It was 25 years ago, on July 5, 1973, that a propane tank car being off-loaded in Kingman, AZ, caught fire, resulting in a BLEVE - boiling liquid expanding vapor explosion - that killed 11 Kingman firefighters and one civilian. Captain Wayne Davis is the only firefighter in the area who was at...
To access the remainder of this piece of premium content, you must be registered with Firehouse. Already have an account? Login
Register in seconds by connecting with your preferred Social Network.
Complete the registration form.
Every liquefied gas container has an approximate 20% vapor space above the liquid in the tank to allow for expansion of the liquid to vapor within the tank during shipping and storage. This is the most dangerous place for flame impingement to occur because there is nothing to absorb the heat but the metal itself. Steel does not absorb heat well so when temperatures reach above 400F, the integrity of the tank is quickly in jeopardy.
National Fire Protection Associa-tion (NFPA) statistics show that pressure tanks can fail from flame impingement within the first 15 to 20 minutes of the first flame exposure. It is estimated that the Kingman fire burned for eight minutes before firefighters arrived and an additional two minutes before the first water was applied from the engine booster tank to cool the propane rail car. The BLEVE occurred at 2:10 P.M., just 19 minutes after the first flame impingement on the top of the tank. (Flame impingement on the liquid level is a somewhat less dangerous situation because the liquid will absorb the heat and protect the integrity of the tank. However, the increased heat will cause the already boiling liquid to boil faster, causing the pressure inside the tank to increase.)
Firefighters' tactical objectives at Kingman were to provide water to cool the tank and prevent an explosion. An engine with a 1,000-gallon booster tank was positioned 75 feet from the rail car and two one-inch booster lines were put into service to cool the tank shell. (The water flow from a one-inch booster line is about 30 gpm.) If water is applied effectively to the point of flame impingement, the temperature of the shell cannot go above 212F, well below the failure temperature of the steel. This operation requires large quantities of water. The NFPA recommends that an uninterrupted water supply of 500 gpm be applied the surface of the tank for cooling.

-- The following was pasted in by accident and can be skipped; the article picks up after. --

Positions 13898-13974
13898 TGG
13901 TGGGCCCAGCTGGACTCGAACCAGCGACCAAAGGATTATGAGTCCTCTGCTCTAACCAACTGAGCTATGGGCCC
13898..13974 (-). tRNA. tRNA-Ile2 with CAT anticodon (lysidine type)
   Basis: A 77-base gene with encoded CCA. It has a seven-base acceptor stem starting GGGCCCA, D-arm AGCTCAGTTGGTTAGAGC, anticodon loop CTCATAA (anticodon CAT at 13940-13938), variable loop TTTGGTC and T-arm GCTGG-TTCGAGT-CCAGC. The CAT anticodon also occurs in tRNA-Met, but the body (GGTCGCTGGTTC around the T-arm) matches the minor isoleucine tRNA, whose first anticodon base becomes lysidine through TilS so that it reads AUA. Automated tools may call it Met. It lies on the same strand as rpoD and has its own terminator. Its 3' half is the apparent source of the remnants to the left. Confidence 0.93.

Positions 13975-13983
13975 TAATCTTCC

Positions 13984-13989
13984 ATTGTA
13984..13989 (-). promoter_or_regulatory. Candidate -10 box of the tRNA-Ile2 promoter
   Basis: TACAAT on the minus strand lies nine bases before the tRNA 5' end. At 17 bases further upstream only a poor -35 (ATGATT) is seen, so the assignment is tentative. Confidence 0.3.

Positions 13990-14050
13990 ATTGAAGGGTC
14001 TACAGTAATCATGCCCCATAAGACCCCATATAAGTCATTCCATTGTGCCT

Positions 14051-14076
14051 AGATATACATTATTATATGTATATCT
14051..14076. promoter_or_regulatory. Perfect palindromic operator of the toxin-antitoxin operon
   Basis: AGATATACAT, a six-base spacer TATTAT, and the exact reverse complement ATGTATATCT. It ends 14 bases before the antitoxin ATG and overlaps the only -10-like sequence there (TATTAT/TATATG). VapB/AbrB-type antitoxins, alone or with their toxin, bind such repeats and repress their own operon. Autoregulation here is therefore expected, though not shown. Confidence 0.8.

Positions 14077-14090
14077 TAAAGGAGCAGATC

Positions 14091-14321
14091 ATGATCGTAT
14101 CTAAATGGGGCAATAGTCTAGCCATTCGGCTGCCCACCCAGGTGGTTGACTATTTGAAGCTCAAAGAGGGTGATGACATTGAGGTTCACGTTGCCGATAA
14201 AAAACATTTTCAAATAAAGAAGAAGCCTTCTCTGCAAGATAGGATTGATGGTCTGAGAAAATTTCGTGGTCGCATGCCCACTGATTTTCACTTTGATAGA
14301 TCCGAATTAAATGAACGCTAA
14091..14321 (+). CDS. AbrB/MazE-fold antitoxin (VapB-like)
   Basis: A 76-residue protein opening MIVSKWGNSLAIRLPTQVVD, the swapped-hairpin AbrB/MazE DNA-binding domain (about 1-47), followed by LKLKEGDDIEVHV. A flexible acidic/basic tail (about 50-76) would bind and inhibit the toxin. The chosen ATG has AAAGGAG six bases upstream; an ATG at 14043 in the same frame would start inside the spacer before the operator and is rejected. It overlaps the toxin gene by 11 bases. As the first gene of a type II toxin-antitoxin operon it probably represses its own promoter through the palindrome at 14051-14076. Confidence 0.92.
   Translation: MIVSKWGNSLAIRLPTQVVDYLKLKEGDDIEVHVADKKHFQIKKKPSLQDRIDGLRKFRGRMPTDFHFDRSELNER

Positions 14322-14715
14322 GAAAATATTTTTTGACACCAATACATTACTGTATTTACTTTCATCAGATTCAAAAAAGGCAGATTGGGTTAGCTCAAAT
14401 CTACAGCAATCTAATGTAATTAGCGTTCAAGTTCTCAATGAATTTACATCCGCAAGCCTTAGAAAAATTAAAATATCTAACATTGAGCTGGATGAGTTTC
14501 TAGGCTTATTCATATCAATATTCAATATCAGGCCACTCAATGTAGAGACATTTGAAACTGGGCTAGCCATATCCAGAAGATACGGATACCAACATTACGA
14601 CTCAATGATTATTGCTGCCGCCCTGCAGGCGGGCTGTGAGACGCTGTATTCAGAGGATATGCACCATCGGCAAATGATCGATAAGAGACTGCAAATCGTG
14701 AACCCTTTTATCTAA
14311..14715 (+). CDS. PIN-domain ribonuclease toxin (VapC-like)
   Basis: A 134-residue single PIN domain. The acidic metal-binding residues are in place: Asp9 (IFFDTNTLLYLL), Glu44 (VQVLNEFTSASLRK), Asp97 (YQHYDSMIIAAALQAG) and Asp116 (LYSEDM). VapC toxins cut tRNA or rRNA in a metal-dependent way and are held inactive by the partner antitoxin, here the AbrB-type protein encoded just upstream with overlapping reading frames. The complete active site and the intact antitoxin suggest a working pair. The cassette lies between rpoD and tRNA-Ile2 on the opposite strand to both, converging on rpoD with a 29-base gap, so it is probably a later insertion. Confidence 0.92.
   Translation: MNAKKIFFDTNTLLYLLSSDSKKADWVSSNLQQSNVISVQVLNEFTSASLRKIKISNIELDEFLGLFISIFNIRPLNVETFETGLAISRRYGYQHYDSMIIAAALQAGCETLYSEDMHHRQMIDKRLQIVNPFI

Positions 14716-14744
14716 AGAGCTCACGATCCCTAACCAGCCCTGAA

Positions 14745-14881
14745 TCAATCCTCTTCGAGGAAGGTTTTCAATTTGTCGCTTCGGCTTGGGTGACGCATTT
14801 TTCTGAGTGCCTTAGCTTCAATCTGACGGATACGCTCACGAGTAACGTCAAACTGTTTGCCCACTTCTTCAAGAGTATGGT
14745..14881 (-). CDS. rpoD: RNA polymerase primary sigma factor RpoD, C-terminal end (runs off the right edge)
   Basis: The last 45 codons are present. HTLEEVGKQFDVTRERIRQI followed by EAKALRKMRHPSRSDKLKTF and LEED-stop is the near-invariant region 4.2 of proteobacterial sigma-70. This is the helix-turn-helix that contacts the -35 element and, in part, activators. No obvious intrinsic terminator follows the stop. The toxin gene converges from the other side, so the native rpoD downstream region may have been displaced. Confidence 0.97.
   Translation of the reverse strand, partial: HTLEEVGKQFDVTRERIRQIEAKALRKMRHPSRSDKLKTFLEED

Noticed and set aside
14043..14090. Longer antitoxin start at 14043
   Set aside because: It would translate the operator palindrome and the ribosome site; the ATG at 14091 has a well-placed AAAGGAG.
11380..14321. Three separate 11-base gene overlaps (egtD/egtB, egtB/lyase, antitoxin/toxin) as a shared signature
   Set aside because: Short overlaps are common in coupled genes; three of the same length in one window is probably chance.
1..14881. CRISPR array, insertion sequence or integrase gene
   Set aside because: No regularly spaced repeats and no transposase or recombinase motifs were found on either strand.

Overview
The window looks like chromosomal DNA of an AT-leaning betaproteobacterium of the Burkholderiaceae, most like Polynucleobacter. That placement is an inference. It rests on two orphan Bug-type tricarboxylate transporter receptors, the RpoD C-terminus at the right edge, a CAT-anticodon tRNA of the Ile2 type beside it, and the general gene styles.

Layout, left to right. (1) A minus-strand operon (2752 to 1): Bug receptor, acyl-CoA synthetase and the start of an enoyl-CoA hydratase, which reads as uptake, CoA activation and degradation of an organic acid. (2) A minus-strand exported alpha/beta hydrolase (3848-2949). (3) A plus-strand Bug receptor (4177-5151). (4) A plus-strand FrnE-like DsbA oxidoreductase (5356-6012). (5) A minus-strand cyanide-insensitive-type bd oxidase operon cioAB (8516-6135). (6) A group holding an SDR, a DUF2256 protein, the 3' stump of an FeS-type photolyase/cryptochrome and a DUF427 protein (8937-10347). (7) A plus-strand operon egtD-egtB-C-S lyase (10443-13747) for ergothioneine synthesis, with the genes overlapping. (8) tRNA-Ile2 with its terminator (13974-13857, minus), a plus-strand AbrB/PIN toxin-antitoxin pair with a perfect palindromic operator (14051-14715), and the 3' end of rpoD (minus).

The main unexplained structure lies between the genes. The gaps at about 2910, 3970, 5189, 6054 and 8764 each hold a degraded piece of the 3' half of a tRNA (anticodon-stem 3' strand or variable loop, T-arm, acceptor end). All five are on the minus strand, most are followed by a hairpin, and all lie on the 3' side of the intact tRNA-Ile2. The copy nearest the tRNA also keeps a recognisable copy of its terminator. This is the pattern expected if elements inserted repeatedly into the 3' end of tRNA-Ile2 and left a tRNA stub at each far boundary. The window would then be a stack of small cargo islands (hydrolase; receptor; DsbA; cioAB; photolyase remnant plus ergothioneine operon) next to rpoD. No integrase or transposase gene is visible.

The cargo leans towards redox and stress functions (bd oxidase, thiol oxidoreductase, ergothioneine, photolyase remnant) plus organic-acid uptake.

While the first firefighters attempted to cool the rail car from the booster tank of the engine, others began laying two 2 1/2-inch lines to the hydrant 1,200 feet away to supply a deluge gun located 50 feet from the burning tank car. The first 2 1/2-inch hose lay was completed but the firefighters ran out of hose for the second supply line. The first line was being charged when the explosion occurred. Thirteen firefighters were within 150 feet of the burning rail car when the blast occurred. Eleven of them died from severe thermal burns - one career member and 10 volunteers. A 12th firefighter was taken to the hospital in critical condition but survived.
Protective equipment typical for firefighters at the time was cotton duck with wool linings and helmets made of polycarbonate plastic. This was the type of protection worn by the Kingman firefighters. It is reported that at the time of the explosion some firefighters had full protective gear, while others wore only coats and helmets or just coats. Those firefighters killed had the coats and their street clothes burned off of their bodies by the fire and radiant created from the explosion.
The tank broke into pieces from the force of the blast and one half of the tank bounced end over end westward down the tracks, landing 1,200 feet from its original location on the siding. The other portion of the tank tore along the welds and flattened out on the ground. A ground-level fireball ensued and extended 150 to 200 feet in all directions from the center of the blast. This was followed by a large mushroom cloud of flame extending several hundred feet into the air, measuring 800 to 1,000 feet in diameter.
Fireball flame temperatures can reach well over 3,500F. The fireball and radiant heat set five buildings on fire, including the tire company, restaurant, truck stop and gas company office building, and started several brushfires. Radiant heat was so intense that it caused the relief valve on the 30,000-gallon storage tank to activate. The released vapors, however, did not ignite; once the pressure was relieved, the valve closed and remained closed from that point on.
Following the explosion, calls for mutual aid went out to the Lake Havasu City, Mohave Valley and Bullhead City fire departments. There was a catastrophic-disaster clause in the county's mutual aid agreements and when the explosion occurred an all-hands call went out to the fire departments in the county. Chiefs of the Lake Havasu City and Bull Head City departments set up a command post at the Kingman Fire Station 2. Responding mutual aid companies were assigned to extinguish the numerous fires, the last of which was brought under control at 5:30 P.M.